Salaries of Members of Congress: Congressional Votes, 1990-2014 [October 27, 2014]   [open pdf - 383KB]

"The U.S. Constitution, in Article I, Section 6, authorizes compensation for Members of Congress 'ascertained by law, and paid out of the Treasury of the United States.' Throughout American history, Congress has relied on three different methods in adjusting salaries for Members. Specific legislation was last used to provide increases in 1990 and 1991. It was the only method used by Congress for many years. The second method, under which annual adjustments took effect automatically unless disapproved by Congress, was established in 1975. From 1975 to 1989, these annual adjustments were based on the rate of annual comparability increases given to the General Schedule federal employees. This method was changed by the 1989 Ethics Act to require that the annual adjustment be determined by a formula based on certain elements of the Employment Cost Index (ECI). Under this revised process, annual adjustments were accepted 13 times […]. A third method for adjusting Member pay is congressional action pursuant to recommendations from the President, based on the recommendations of the Citizens' Commission on Public Service and Compensation established in the 1989 Ethics Reform Act. Although the Citizens' Commission should have convened in 1993, it did not and has not met since then."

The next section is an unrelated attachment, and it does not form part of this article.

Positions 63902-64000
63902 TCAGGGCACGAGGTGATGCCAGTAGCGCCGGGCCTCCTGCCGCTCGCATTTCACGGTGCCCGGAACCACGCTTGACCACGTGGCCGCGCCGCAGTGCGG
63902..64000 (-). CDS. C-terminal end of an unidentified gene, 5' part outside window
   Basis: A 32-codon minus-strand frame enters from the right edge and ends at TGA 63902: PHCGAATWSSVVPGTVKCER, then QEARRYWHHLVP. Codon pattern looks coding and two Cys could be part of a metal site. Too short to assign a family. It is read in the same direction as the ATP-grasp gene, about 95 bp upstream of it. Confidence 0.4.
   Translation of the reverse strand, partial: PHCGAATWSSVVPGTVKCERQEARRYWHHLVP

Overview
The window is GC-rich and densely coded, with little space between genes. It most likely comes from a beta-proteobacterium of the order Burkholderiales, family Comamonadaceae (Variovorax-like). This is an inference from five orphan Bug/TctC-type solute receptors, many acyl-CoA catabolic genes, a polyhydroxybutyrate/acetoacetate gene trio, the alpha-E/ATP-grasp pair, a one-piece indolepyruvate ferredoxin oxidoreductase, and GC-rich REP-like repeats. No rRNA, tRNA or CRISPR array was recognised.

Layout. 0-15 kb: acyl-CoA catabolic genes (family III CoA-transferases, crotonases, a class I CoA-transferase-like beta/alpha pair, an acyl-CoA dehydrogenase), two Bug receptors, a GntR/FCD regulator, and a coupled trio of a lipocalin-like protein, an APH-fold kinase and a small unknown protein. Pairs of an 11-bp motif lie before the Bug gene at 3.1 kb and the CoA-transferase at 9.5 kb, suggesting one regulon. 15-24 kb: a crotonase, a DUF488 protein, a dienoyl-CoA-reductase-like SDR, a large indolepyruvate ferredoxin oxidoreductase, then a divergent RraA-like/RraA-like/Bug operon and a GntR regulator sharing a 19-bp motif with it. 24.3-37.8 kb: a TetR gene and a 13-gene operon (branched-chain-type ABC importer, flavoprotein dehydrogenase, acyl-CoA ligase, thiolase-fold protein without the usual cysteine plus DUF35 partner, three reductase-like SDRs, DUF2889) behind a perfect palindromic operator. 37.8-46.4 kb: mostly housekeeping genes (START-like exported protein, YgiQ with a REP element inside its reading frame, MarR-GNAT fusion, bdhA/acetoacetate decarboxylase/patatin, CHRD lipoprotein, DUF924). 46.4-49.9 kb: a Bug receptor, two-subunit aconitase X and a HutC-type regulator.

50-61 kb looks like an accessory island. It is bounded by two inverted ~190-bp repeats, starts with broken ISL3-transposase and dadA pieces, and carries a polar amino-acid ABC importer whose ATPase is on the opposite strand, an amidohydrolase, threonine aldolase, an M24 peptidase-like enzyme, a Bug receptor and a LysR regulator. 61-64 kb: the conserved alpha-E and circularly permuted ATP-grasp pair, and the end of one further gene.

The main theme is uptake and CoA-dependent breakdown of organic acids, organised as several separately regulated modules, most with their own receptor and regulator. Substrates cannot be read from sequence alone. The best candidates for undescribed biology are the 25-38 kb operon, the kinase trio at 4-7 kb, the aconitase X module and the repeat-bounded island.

Report Number:
CRS Report for Congress, 97-615
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